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Набоков Владимир. Книга: [Proofed to line 1994]. Страница 26
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Line 682: Lang

A modern Fra Pandolf no doubt. I do not remember seeing any such painting around the house. Or did Shade have in mind a photographic portrait? There was one such portrait on the piano, and another in Shade's study. How much fairer it would have been to Shade's and his friend's reader if the lady had deigned answer some of my urgent queries.

Line 691: the attack

John Shade's heart attack (Oct .17, 1958) practically coincided with the disguised king's arrival in America where he descended by parachute from a chartered plane piloted by Colonel Montacute, in a field of hay-feverish, rank-flowering weeds, near Baltimore whose oriole is not an oriole. It had all been perfectly timed, and he was still wrestling with the unfamiliar French contraption when the Rolls-Royce from Sylvia O'Donnell's manor turned toward his green silks from a road and approached along the mowntrop, its fat wheels bouncing disapprovingly and its black shining body slowly gliding along. Fain would I elucidate this business of parachuting but (it being a matter of mere sentimental tradition rather than a useful manner of transportation) this is not strictly necessary in these notes to Pale Fire. While Kingsley, the British chauffeur, an old and absolutely faithful retainer, was doing his best to cram the bulky and ill-folded parachute into the boot, I relaxed on a shooting stick he had supplied me with, sipping a delightful Scotch and water from the car bar and glancing (amid an ovation of crickets and that vortex of yellow and maroon butterflies that so pleased Chateaubriand on his arrival in America) at an article in The New York Times in which Sylvia had vigorously and messily marked out in red pencil a communication from New Wye which told of the poet's hospitalization. I had been looking forward to meeting my favorite American poet who, as I felt sure at the moment, would die long before the Spring Term, but the disappointment was little more than a mental shrug of accepted regret, and discarding the newspaper, I looked around me with enchantment and physical wellbeing despite the congestion in my nose. Beyond the field the great green steps of turf ascended to the multicolored coppices; one could see above them the white brow of the manor; clouds melted into the blue. Suddenly I sneezed, and sneezed again. Kingsley offered me another drink but I declined it, and democratically joined him in the front seat. My hostess was in bed, suffering from the aftereffects of a special injection that she had been given in anticipation of a journey to a special place in Africa. In answer to my "Well, how are you?" she murmured that the Andes had been simply marvelous, and then in a slightly less indolent tone of voice inquired about a notorious actress with whom her son was said to be living in sin. Odon, I said, had promised me he would not marry her. She inquired if I had had a good hop and dingled a bronze bell. Good old Sylvia! She had in common with Fleur de Fyler a vagueness of manner, a languor of demeanor which was partly natural and partly cultivated as a convenient alibi for when she was drunk, and in some wonderful way she managed to combine that indolence with volubility reminding one of a slow-speaking ventriloquist who is interrupted by his garrulous doll. Changeless Sylvia! During three decades I had seen from time to time, from palace to palace, that same flat nut-colored bobbed hair, those childish pale-blue eyes, the vacant smile, the stylish long legs, the willowy hesitating movements.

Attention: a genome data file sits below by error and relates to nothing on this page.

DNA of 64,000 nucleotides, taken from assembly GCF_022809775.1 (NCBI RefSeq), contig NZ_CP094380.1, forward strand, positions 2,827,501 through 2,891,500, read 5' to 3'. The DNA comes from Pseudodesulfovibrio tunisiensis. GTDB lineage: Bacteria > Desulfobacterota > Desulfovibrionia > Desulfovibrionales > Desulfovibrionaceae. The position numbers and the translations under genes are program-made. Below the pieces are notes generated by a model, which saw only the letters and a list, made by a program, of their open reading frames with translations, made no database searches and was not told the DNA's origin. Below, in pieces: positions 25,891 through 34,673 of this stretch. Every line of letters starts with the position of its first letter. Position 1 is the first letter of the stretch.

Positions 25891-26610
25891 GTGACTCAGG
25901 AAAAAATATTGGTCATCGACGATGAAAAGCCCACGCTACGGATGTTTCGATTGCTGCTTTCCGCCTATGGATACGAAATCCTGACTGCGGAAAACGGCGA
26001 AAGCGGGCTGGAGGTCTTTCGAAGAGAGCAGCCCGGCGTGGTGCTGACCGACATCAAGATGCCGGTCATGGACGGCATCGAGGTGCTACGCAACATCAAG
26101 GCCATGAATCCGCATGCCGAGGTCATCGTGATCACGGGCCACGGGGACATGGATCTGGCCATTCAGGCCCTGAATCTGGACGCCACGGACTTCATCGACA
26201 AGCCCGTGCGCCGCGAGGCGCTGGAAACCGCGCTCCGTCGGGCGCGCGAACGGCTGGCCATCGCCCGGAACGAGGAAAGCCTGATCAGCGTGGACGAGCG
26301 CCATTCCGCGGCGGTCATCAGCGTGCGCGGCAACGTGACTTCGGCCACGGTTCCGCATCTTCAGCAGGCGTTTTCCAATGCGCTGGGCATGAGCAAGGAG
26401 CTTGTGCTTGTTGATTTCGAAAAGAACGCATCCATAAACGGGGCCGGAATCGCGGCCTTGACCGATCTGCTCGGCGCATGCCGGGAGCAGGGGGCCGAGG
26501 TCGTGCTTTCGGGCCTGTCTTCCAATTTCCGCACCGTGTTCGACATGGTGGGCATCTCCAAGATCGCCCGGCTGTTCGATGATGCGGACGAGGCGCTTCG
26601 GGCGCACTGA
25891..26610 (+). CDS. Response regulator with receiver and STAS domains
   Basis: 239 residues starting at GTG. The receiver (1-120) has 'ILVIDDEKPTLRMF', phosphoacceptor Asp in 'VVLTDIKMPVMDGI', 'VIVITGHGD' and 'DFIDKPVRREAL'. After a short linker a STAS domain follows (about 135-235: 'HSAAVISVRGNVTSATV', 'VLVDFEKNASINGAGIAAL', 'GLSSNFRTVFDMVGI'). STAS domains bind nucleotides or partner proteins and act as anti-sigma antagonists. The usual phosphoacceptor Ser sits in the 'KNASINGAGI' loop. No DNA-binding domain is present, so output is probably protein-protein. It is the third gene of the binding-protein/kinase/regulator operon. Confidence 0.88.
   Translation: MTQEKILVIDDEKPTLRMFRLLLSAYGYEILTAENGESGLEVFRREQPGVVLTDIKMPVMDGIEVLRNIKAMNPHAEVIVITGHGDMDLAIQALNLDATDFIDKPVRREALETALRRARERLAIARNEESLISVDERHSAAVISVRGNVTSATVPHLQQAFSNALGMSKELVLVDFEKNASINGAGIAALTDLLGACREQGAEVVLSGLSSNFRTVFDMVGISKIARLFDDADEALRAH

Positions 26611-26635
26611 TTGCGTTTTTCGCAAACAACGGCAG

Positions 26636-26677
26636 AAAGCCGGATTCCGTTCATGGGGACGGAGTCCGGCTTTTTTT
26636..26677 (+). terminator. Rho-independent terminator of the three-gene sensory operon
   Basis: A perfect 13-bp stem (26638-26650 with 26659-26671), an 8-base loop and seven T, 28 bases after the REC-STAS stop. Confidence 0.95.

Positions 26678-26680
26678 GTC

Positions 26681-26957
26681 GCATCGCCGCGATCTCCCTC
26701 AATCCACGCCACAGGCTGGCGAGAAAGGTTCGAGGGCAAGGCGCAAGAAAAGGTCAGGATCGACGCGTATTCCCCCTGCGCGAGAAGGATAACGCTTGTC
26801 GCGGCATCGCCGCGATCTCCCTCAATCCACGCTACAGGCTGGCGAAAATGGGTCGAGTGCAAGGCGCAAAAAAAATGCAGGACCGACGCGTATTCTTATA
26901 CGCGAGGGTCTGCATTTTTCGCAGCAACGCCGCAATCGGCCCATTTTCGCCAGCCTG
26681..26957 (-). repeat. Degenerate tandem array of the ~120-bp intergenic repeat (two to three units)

A tray with fruit and drinks was brought in by a jeune beaute, as dear Marcel would have put it, nor could one help recalling another author, Gide the Lucid, who praises in his African notes so warmly the satiny skin of black imps.

"You nearly lost the opportunity to meet our brightest star," said Sylvia who was Wordsmith University's main trustee (and, in point of fact, had been solely responsible for arranging my amusing lectureship there). "I have just called up the college - yes, take that footstool - and he is much better. Try this mascana fruit, I got it especially for you, but the boy is strictly hetero, and, generally speaking, Your Majesty will have to be quite careful from now on. I'm sure you'll like it up there though I wish I could figure out why anybody should be so keen on teaching Zemblan. I think Disa ought to come too. I have rented for you what they say is their best house, and it is near the Shades."